Facebook is testing a wearable that interacts with AR and human neural signals—that could unlock a treasure trove of new types of data

Facebook released more details on a buzzy new wearable it’s testing that will integrate with AR, VR, and human neural signals. The unnamed device uses electromyography (EMG) to translate a user's electrical nerve signals into digital inputs. Here’s what that could look like in practice: A device user could type words or swipe through a web page simply by making the hand gestures.

In terms of AR applications, the wearable would let users interact with virtual UIs and objects in a way Facebook likens to using The Force in Star Wars. All of this is still quite far off: According to Facebook VP Andrew Bosworth (per Wired), the new wearable tech likely wouldn’t be available for five to 10 years. Still, if delivered as promised, its arrival could signal a paradigm shift in computing, moving away from physical input devices and toward eventual connections directly with users’ neural activity. It’s worth nothing that while the wearable can reportedly register hand gestures without users physically moving their fingers, Bosworth tried to preempt any concerns that the device, and by extension Facebook, could somehow read people’s minds: “We don’t know what’s happening in the brain, which is full of thoughts, ideas, and notions.”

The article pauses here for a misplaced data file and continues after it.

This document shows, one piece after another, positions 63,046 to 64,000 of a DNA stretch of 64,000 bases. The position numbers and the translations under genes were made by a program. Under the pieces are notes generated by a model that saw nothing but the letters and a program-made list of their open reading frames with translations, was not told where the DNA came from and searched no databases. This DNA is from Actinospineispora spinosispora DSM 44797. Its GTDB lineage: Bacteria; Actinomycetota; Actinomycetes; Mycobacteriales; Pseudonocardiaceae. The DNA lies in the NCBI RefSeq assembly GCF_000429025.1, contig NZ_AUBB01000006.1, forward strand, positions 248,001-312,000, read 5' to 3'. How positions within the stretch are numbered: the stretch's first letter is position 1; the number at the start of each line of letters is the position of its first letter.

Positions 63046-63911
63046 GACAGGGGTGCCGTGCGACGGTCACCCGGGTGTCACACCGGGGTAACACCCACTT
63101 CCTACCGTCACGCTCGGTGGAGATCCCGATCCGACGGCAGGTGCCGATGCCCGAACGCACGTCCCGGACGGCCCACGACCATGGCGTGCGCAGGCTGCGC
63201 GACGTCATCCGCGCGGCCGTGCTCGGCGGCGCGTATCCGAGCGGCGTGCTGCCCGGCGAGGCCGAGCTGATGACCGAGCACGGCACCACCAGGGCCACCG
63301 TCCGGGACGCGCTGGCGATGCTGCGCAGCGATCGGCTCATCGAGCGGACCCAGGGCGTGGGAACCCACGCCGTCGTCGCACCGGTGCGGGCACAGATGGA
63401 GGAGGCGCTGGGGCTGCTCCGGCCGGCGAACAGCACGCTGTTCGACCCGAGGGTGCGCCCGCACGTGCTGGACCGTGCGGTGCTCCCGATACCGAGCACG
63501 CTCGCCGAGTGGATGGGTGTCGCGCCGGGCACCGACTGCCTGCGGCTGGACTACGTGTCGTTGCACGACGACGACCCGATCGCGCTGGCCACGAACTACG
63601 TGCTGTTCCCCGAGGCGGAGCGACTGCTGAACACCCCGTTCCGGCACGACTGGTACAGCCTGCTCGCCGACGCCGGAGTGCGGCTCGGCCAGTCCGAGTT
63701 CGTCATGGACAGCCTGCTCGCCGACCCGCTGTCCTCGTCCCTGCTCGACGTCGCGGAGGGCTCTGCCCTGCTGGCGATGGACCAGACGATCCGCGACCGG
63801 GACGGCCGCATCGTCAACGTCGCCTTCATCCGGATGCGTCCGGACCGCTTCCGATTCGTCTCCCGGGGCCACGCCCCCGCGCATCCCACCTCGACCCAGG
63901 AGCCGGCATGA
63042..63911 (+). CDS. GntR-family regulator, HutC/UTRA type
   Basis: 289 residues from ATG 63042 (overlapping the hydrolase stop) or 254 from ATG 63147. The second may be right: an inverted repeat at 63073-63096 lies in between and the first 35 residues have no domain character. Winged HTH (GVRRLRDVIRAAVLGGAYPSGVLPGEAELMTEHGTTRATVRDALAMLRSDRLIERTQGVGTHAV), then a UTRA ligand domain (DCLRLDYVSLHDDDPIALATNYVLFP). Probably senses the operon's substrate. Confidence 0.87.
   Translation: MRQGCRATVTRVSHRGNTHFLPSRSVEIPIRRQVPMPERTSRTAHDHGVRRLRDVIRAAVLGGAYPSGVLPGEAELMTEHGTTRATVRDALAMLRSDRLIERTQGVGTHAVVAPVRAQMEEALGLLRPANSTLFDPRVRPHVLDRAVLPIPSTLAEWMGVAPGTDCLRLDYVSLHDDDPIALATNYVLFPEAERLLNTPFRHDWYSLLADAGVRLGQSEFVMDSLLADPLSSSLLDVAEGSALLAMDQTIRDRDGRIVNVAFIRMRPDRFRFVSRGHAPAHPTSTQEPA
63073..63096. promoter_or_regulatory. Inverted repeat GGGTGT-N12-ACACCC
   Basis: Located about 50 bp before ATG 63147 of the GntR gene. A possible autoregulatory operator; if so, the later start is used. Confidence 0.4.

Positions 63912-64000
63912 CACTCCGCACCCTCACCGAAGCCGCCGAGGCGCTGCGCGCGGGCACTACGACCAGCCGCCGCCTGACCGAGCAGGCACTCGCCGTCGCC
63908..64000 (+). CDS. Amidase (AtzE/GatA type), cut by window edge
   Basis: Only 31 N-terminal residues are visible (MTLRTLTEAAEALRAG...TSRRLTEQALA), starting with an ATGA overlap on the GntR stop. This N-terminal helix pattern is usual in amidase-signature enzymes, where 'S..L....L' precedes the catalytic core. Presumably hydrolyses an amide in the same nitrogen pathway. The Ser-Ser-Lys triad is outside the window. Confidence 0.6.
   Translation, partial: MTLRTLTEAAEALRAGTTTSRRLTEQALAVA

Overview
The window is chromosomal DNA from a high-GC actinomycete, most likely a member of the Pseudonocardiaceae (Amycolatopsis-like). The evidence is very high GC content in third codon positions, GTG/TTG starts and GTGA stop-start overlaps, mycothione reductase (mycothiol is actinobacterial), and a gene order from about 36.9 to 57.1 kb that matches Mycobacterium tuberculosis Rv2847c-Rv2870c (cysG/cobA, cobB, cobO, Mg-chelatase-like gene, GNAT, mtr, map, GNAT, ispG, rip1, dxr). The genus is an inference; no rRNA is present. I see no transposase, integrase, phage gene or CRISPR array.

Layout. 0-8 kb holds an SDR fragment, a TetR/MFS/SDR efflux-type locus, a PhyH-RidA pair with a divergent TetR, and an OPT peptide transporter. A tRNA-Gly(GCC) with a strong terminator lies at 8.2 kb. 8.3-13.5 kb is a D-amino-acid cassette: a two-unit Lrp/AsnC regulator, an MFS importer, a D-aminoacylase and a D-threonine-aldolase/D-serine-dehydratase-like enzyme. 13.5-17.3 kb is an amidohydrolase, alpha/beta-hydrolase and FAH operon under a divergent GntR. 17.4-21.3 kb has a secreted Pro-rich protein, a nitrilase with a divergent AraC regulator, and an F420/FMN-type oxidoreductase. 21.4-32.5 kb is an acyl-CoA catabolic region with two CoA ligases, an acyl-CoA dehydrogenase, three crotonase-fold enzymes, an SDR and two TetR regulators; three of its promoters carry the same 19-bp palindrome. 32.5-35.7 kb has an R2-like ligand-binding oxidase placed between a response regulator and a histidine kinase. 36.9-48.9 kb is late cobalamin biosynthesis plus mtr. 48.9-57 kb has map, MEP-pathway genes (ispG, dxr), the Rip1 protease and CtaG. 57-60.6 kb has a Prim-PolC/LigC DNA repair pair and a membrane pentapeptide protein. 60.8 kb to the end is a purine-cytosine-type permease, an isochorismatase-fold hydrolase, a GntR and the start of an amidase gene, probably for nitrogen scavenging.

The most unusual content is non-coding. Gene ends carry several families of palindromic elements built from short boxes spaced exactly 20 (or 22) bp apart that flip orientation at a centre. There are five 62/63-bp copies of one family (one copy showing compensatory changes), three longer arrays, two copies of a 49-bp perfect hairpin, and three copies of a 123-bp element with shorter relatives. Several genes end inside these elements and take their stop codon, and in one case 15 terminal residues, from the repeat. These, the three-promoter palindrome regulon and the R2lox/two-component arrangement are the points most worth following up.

Facebook’s wearable would transcend the technological limitations of current XR devices. While headsets like Facebook-owned Oculus’ Quest and Microsoft’s HoloLens feature limited hand tracking via cameras, Facebook’s new wearable would offer greater accuracy and precision, enabling greater levels of immersion. Some prototypes of the wearable use haptic feedback, which would make virtual experiences actually feel real.

Facebook’s core business model revolves around gathering and packaging personal information to better sell ads. Facebook’s hardware ventures—VR headsets, smart glasses, a home smart display, and a planned smartwatch—all exist within the broader context of Facebook’s real revenue source: monetizing user data for advertising.

In this regard, Facebook stands to benefit financially from AR hardware that could unlock novel forms of intimate user data. Facebook’s early push toward a new era of neural input computing presents the company with a unique opportunity to gather new kinds of unfiltered behavioral data directly from the brains of its users. That could prove immensely valuable to advertisers and anyone else who wants to know the exact, unadulterated preferences of Facebook users down to the neurological level. Such a paradigm shift in computing could be accompanied by an advertising shift toward neuromarketing, where advertisers could use neural data to target consumers on an unconscious level.

For more discussion of Facebook and Apple’s next virtual and augmented reality moves, listen to the Behind the Numbers podcast.

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